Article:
No doubt, in the oppression and darkness of Egypt, the seventh-day (Sabbath) observance had fallen into partial disuse; though even in Egypt in that era, as among the more eastern peoples, the traditional seventh-day rest seems to have lingered, and therefore the usages of Egypt may not have militated against the rest on the seventh day. However that may be, still there was need of this training to the Sabbath observance; and this ordinance of the manna was just the preparation needful for their receiving heartily the statute, "Remember the Sabbath day," when it coma to them through Moses from the mount.

(S. Robinson, D. D.)

In all the Jewish history there never again occurred as favourable a time for imposing the Sabbath observance upon the people as at the giving of the manna. For forty years, comprising more than two thousand weeks, they were to subsist upon manna as their daily food. God was to furnish it every day; they were to gather it every day. Thus was presented the opportunity both for God to mark the day and for man to keep it. During all these two thousand weeks God gave them a double supply on the sixth day, and preserved that given on that day fresh for two days instead of one. Two thousand Sabbaths came, but on them no manna. It was vain for them to look for it. Soon they ceased to do so altogether. What a lesson for beginners! The most stupid and the most obdurate alike learned it. Time and the world may be searched for another series of events by which it would be possible to impress the idea of a Sabbath upon the minds of the people as effectually as by this.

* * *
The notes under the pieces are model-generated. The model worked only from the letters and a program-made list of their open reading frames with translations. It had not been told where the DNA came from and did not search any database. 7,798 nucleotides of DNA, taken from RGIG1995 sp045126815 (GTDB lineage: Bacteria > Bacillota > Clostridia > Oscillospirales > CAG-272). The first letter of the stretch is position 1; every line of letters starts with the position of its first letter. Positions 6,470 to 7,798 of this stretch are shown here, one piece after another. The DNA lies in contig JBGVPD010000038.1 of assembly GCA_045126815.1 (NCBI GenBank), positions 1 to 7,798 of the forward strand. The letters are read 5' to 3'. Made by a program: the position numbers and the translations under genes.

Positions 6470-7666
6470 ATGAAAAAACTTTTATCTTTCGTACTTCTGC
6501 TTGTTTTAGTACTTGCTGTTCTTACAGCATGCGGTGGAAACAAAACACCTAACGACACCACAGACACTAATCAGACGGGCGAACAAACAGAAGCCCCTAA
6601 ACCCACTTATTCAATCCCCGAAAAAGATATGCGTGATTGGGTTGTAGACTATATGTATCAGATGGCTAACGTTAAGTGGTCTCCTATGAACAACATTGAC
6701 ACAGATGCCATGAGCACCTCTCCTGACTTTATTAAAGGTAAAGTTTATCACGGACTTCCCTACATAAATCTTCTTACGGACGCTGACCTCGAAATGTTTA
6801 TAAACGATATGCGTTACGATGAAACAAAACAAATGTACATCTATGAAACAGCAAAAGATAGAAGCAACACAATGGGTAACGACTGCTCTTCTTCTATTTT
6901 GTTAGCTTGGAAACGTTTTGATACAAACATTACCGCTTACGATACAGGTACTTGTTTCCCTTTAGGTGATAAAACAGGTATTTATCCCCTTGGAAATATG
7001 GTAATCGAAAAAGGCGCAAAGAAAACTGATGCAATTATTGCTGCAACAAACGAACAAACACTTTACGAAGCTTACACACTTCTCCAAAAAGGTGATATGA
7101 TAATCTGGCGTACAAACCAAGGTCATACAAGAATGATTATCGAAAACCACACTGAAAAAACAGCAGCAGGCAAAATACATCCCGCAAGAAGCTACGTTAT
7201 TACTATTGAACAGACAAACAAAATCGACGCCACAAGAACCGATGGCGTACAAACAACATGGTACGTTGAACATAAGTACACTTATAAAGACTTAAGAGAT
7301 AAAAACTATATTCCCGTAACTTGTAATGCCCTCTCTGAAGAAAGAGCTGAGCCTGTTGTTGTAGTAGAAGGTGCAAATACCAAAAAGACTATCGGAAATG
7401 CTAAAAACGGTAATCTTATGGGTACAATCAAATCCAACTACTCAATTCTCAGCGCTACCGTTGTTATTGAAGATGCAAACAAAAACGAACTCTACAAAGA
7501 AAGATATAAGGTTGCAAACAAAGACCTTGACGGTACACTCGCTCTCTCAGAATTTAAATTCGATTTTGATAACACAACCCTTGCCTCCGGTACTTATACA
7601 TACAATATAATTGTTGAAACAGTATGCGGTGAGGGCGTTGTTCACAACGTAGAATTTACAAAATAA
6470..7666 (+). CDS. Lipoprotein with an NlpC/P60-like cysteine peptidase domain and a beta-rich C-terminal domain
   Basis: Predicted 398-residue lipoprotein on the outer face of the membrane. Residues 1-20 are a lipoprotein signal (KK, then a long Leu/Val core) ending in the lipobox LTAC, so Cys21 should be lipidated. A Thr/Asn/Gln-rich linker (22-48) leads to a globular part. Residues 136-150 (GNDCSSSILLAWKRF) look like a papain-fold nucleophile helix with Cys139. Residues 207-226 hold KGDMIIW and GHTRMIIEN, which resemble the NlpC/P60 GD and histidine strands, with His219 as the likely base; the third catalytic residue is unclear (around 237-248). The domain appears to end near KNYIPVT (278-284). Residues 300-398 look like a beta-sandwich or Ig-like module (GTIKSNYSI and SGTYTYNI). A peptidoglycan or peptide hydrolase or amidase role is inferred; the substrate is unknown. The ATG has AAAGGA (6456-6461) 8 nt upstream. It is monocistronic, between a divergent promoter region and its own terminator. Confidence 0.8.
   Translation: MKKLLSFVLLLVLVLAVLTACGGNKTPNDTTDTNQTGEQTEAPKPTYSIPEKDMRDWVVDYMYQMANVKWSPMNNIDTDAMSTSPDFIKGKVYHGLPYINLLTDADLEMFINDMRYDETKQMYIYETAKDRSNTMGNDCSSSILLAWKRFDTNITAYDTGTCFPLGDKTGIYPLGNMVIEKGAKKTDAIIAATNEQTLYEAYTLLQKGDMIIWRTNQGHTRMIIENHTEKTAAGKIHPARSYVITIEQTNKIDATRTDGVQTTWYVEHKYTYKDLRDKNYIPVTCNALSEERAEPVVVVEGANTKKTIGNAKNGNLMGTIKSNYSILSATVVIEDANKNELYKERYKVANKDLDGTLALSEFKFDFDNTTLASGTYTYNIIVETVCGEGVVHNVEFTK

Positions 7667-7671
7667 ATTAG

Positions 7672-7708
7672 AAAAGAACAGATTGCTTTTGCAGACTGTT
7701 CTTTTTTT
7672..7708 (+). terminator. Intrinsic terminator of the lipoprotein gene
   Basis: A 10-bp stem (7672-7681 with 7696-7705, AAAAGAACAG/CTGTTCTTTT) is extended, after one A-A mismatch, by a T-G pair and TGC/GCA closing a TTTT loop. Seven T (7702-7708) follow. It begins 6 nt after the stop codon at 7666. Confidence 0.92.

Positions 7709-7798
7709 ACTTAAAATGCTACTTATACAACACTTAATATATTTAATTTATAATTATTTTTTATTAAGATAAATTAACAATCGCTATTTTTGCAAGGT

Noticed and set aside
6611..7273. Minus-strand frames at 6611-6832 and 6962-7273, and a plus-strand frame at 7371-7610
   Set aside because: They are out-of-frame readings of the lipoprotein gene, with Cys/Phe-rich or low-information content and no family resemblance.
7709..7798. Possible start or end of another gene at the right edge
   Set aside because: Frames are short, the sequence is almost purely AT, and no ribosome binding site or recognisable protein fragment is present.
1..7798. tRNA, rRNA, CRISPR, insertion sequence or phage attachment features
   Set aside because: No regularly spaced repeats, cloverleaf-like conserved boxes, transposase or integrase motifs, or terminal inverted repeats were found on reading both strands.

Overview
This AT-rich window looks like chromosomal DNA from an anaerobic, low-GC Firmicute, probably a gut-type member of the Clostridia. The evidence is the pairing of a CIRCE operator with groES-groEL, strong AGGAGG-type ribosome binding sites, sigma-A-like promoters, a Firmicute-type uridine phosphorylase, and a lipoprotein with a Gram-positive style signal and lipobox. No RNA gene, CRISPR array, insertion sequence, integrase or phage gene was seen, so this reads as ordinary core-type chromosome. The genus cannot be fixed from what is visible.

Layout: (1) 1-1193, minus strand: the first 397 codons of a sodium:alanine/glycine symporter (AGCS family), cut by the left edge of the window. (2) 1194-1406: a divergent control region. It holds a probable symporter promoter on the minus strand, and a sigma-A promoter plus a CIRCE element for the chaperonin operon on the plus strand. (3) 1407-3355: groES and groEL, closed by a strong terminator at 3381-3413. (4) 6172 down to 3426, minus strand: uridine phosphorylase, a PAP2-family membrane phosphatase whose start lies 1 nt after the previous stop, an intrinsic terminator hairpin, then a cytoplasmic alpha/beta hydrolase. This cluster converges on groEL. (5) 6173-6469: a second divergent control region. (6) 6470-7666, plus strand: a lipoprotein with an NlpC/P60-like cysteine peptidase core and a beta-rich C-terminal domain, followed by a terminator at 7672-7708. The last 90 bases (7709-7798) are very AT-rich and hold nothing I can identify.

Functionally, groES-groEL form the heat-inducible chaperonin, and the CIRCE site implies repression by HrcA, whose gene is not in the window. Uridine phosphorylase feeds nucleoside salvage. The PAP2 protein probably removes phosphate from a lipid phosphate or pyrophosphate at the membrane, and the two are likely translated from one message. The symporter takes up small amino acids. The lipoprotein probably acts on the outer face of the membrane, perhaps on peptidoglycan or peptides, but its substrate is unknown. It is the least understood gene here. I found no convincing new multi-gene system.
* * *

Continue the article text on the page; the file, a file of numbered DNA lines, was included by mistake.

(A. M. Weston, D. D.)

Whatever is earned on the Sabbath is a curse in a man's property.

( A. Clarke, D. D..)

Christian Herald.
A delicate man, once a ringleader in all sorts of mischief, was recently found by some of the Mildmay Deaconesses in a common London lodging-house, and as it was discovered that the poor fellow could not work continuously at his trade, he was started in business in a small shop. Late one Saturday night, as many, through curiosity, or seeing the contents of the shop looking fresh and new, filled it up, and were asking one question and another, one woman said: "Here is 4d.; I'll come in to-morrow with the other few pence, and you will give me the parcel then." "This shop will never be open for traffic on the Lord's Day," was the answer, at which announcement the people all turned to gaze at the speaker. A quiet look of firm resolve was on his delicate face, which seemed to make the crowd silent for a minute or two; then one laughed, and said: "Are you religious?" "Yes," said the proprietor; "I may as well declare it from the very first night of opening. You will never, with God's help, see either buying or selling here on Sundays." "Oh!" said a scoffer; "then you will soon shut shop." The owner of the shop replied: "Do you see that little card with the blue ribbon tying it up?" The eyes of all were turned towards the card, on which were the words, "Kept by the power of God." "This," continued the speaker, "is my motto; He is able to keep me, and maybe some of you will find out 'tis better to have Him as a friend than any one in the world."

(Christian Herald.)